March 2008

Encounters

Shane Maloney and Chris Grosz

John Pilger & Martha Gellhorn

Words: Shane Maloney | Illustration: Chris Grosz

Martha Gellhorn wrote many things during her remarkable 60-year career. Reports on living conditions in the mine and mill towns of Depression-era America. Newspaper despatches from battlefronts as far-flung as Spain, Finland, Java and El Salvador. Trenchant and prophetic observations on the rise of fascism. Eyewitness accounts of wars, insurrections, revolutions and invasions. Novels, collections of short stories, travelogues and autobiography.

In 1975, she wrote a "fan letter" to a stranger she saw on television. He was a 35-year-old Australian journalist named John Pilger. Gellhorn had chanced upon an interview in which Pilger was copping a mauling for his first book, The Last Day, an eyewitness account of the hasty American retreat from Saigon. Personally acquainted with the reception often given to the bearers of unpalatable news, she promptly went out and bought the book. Judging it fine, she wrote to Pilger to tell him so.

Pilger, it transpired, owed his introduction to Indochina to Gellhorn. Eight years earlier, her articles on the horrors being unleashed on Vietnam's civilians had prompted Pilger's editor at the Daily Mirror to send him to cover the war. Pilger found Gellhorn's fan mail "moving", but it was another three years before the two inveterate travellers were to meet. In 1978, following the screening of Pilger's documentary Do You Remember Vietnam?, they finally sat down together.

Gellhorn kept a flat, a court of sorts, in London's Cadogan Square. As a young Midwesterner in Paris, she'd modelled for Chanel and Schiaparelli, and she retained a slim, striking elegance that must have contrasted to the lanky Aussie with fiercely independent hair. Over a bottle of Famous Grouse, they talked about "the struggle of memory against organised forgetting", agreeing furiously on almost everything. The exception was Palestine. Gellhorn was one of the first journalists to enter Dachau and her adherence to Israel was unqualified. Pilger steered around the subject and the two became good friends.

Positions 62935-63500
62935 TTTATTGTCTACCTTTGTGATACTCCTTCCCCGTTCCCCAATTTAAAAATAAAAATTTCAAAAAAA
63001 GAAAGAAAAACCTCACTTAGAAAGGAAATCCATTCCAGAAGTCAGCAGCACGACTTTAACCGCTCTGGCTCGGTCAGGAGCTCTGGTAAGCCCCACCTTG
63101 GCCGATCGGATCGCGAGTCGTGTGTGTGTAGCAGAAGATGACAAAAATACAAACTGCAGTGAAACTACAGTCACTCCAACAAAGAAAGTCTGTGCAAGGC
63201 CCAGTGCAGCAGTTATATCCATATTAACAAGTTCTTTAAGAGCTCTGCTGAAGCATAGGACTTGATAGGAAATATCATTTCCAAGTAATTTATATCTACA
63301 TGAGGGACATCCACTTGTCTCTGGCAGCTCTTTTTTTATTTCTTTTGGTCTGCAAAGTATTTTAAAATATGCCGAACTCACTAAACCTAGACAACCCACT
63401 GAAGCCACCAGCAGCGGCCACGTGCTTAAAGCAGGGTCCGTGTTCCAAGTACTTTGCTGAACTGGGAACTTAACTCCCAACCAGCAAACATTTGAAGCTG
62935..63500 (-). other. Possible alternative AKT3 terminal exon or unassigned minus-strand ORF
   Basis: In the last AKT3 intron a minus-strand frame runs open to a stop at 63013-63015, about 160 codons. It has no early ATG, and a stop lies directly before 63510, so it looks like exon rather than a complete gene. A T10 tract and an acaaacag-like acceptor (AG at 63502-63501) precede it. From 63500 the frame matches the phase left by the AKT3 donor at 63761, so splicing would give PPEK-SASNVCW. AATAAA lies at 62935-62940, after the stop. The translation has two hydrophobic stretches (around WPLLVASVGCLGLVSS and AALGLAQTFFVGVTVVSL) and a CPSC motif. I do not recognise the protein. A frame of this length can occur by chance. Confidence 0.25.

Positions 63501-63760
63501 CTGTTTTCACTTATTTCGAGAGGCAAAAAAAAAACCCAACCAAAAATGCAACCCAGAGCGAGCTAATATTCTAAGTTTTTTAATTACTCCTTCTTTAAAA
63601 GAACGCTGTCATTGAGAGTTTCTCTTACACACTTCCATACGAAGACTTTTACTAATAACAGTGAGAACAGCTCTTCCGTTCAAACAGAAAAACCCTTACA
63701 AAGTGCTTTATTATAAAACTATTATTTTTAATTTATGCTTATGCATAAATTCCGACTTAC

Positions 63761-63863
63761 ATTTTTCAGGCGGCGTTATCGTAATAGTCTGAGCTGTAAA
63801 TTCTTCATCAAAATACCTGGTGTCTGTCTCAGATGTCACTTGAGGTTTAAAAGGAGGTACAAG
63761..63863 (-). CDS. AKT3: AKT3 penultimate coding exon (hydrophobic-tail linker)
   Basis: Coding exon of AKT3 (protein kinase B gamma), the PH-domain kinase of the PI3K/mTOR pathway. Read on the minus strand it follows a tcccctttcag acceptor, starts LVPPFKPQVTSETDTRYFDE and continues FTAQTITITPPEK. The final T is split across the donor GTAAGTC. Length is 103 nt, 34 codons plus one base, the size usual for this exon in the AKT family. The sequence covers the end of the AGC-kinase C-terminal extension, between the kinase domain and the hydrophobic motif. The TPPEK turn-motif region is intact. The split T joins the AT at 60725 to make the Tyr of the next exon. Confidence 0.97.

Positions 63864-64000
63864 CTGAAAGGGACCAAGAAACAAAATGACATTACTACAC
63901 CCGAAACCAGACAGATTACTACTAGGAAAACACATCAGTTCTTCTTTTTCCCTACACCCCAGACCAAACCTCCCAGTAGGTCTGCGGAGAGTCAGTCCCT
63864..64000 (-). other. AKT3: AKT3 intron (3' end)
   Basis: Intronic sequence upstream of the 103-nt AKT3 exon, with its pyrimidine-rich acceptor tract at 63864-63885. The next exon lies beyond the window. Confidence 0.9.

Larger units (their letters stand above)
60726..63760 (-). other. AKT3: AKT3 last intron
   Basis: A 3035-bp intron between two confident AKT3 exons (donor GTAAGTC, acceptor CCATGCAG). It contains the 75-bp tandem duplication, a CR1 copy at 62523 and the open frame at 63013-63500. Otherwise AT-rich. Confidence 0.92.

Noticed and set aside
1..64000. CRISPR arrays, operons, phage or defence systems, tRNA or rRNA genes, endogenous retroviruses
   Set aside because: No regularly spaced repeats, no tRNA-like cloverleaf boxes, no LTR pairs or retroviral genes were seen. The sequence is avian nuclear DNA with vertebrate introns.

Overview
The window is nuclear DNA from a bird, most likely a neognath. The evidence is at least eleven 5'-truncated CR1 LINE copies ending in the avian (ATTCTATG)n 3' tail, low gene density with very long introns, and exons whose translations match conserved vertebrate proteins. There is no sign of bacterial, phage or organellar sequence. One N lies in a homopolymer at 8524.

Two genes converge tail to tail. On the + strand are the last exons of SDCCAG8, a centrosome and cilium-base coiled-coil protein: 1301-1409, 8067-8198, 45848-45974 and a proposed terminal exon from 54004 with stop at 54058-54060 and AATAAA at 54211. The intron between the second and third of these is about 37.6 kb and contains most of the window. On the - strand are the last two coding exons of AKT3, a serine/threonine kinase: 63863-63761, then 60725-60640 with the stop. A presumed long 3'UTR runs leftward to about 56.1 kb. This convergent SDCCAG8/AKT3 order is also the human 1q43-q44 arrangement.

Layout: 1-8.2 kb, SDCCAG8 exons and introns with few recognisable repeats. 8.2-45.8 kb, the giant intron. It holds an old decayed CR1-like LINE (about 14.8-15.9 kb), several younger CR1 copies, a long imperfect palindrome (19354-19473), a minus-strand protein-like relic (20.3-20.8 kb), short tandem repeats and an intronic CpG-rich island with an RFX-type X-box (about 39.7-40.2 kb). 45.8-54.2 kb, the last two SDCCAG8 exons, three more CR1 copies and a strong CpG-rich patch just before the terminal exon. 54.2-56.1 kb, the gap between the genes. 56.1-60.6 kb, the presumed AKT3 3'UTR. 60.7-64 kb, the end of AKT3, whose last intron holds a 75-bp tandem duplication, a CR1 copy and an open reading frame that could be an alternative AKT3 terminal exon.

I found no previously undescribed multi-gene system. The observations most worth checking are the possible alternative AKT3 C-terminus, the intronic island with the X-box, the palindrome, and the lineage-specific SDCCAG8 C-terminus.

Strongly adverse to "the kitchen of life", the former Mrs Ernest Hemingway was a terrible cook. On subsequent visits, Pilger took food. Sometimes they would stroll in the park, talking surfing and snorkelling between denouncing the vileness of Kissinger. An incorrigible smoker, Gellhorn once got them thrown out of Selfridges for lighting up.

Martha Gellhorn was still reporting in her eighties, travelling to Panama in the wake of the American invasion and interviewing street kids in the favelas of Brazil. She died of cancer in 1998. John Pilger continues to annoy the buggery out of his critics.

Shane Maloney and Chris Grosz

Shane Maloney is a writer and the author of the award-winning Murray Whelan series of crime novels. His 'Encounters', illustrated by Chris Grosz, have been published in a collection, Australian Encounters.

Chris Grosz is a book illustrator, painter and political cartoonist. He has illustrated newspapers and magazines such as the Age, the Bulletin and Time.

Cover: March 2008

March 2008

From the front page

Image of Minister for Skills Michaelia Cash

Cash-strapped

The looming training overhaul will need to be watched closely

Cold was the ground: ‘Sorry for Your Trouble’

Richard Ford delivers an elegant collection of stories of timeworn men and women contemplating the end

Photograph of Malcolm Turnbull

Surrounded by pygmies: Malcolm Turnbull’s ‘A Bigger Picture’

The former PM’s memoir fails to reckon with his fatal belief that all Australians shared his vision

Child's illustration

The screens that ate school

What do we really know about the growing presence of Google, Apple, Microsoft and more in the education system?


In This Issue

Free house

‘The Sleepers Almanac No. 4’ edited by Zoe Dattner & Louise Swinn

Illustration by Jeff Fisher.

The other Teresa Brennan

‘Skins’, Season 1, SBS


More in Encounters

Words: Shane Maloney | Illustration: Chris Grosz

Rupert Murdoch & Kamahl

Mark Oliphant & J Robert Oppenheimer

John Monash & King George V

John Howard & Uri Geller


Read on

Cold was the ground: ‘Sorry for Your Trouble’

Richard Ford delivers an elegant collection of stories of timeworn men and women contemplating the end

Image of Australians queuing at Centrelink in Brisbane.

Moral bankruptcy

Robodebt stemmed from the false ideological division between the deserving and undeserving poor, but the government still clings to moralistic language

Image of Gough Whitlam in October 1975

It’s about time

The High Court’s landmark ruling on the ‘Palace Papers’ is a win for Australian social democracy

Image of Robyn Davidson

Something mythic

For Robyn Davidson, her acclaimed memoir ‘Tracks’ was an act of freedom whose reception hemmed her in


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